March 27: Hong Kong stocks opened barely moved on Wednesday morning as a healthy lead from Wall Street and a rally on energy firms was offset by ongoing concerns about the global economy.
The Hang Seng Index inched down 2.20 points to 28,564.71.
The benchmark Shanghai Composite Index rose 0.51 percent, or 15.16 points, to 3,012.26 and the Shenzhen Composite Index, which tracks stocks on China's second exchange, added 0.64 percent, or 10.57 points, to 1,650.51.
Tokyo stocks opened lower on Wednesday as shares that lost rights to receive dividends weighed on the market.
The benchmark Nikkei 225 index was down 0.32 percent or 67.73 points at 21,360.66 in early trade, while the broader Topix index slipped 0.64 percent or 10.30 points to 1,607.64.
A number of stocks went ex-dividend from Wednesday, meaning investors who buy them today will not be entitled to the most recently declared dividend.
Investors were also taking a wait-and-see attitude ahead of key US-China trade talks later this week, analysts said.
US Trade Representative Robert Lighthizer and Treasury Secretary Steven Mnuchin will visit Beijing for a new round of trade talks on March 28-29, followed by a trip to the United States by China's top negotiator in April, the Chinese commerce ministry said last week.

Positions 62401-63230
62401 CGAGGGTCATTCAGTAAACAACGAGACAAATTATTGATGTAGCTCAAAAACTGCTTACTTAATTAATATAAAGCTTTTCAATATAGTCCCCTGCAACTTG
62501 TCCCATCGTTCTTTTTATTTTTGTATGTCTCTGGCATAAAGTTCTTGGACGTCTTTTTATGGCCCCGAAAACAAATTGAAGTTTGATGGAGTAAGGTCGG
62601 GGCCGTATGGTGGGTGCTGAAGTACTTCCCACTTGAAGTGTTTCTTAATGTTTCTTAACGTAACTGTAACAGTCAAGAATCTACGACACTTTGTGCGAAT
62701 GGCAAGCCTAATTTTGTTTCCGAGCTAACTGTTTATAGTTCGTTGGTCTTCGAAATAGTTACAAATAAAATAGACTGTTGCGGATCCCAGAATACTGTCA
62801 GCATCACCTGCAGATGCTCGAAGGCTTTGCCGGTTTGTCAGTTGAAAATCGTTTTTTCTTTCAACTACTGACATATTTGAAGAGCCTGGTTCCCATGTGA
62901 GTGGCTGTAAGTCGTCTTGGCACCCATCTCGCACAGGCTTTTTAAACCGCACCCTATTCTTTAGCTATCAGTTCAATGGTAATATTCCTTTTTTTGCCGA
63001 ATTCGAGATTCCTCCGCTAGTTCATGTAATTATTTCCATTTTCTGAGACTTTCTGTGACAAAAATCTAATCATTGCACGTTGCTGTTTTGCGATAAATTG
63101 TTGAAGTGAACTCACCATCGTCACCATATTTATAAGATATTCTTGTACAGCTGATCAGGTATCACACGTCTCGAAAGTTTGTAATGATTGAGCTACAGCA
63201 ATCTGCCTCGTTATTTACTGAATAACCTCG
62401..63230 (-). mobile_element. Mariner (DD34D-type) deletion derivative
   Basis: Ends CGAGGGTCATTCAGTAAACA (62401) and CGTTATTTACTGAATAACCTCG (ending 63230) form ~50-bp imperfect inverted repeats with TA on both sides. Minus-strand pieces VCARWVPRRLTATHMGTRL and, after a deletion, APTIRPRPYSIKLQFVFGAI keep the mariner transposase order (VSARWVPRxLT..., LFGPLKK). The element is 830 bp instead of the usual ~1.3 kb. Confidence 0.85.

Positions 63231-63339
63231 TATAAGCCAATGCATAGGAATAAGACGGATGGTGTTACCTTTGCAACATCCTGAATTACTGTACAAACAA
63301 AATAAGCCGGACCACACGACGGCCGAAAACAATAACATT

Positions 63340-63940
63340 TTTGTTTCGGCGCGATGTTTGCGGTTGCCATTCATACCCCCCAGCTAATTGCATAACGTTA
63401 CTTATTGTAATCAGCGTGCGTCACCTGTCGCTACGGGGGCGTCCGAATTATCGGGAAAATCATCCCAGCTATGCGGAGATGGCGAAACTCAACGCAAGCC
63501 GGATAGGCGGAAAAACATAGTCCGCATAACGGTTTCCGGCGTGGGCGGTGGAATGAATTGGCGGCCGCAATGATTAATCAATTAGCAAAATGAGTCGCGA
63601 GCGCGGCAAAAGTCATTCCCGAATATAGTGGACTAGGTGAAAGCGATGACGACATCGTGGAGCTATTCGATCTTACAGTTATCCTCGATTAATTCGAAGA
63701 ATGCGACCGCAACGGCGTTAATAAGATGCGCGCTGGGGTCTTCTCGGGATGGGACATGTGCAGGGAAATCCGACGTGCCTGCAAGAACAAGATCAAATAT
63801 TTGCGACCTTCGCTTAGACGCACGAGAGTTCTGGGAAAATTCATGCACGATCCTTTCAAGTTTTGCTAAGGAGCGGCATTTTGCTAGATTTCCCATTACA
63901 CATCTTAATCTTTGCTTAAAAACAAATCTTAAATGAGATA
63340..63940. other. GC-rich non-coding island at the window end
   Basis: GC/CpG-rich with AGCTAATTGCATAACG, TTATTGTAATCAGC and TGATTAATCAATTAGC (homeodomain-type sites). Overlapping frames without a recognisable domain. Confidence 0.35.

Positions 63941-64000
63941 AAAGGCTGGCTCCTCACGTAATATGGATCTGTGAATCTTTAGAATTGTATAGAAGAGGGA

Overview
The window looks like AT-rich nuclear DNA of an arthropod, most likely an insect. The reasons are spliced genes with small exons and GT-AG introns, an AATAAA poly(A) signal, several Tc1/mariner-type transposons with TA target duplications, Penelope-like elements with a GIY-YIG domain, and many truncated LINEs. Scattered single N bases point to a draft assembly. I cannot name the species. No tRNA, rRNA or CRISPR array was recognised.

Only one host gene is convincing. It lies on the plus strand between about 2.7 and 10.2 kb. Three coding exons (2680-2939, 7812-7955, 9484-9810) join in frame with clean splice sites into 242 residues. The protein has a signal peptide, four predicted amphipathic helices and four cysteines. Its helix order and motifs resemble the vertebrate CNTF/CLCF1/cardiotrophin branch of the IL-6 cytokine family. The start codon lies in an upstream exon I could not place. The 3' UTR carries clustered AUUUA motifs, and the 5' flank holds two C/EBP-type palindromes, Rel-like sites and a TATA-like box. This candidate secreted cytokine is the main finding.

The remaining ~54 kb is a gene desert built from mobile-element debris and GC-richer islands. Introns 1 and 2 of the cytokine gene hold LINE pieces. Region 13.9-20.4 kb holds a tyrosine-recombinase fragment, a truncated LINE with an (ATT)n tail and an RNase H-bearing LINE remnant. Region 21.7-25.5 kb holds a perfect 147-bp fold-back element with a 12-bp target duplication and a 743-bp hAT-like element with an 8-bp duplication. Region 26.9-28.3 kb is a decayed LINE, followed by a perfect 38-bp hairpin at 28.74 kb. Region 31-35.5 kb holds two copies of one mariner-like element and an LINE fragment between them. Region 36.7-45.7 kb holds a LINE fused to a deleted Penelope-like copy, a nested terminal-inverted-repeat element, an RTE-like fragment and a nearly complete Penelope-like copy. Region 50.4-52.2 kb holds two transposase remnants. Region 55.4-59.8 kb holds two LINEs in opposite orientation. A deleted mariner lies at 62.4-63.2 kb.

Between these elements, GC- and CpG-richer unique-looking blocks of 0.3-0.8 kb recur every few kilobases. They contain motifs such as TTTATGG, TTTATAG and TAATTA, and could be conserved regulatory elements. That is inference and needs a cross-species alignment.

The back-to-back trips come as Washington and Beijing battle over the final shape of a trade deal, with American officials demanding profound changes to Chinese industrial policy.
The dollar fetched 110.48 yen in early Asian trade, against 110.50 yen in New York late Tuesday.
In Tokyo, carmakers were among losers, with Toyota down 2.18 percent at 6,612 yen and Nissan down 3.98 percent at 920.5 yen.
Banks were also lower, with Sumitomo Mitsui Financial down 2.84 percent at 3,891 yen and Mitsubishi UFJ Financial down 1.67 percent at 552.2 yen.
On Wall Street, the Dow ended up 0.55 percent at 25,657.73, shrugging off lacklustre housing and consumer data.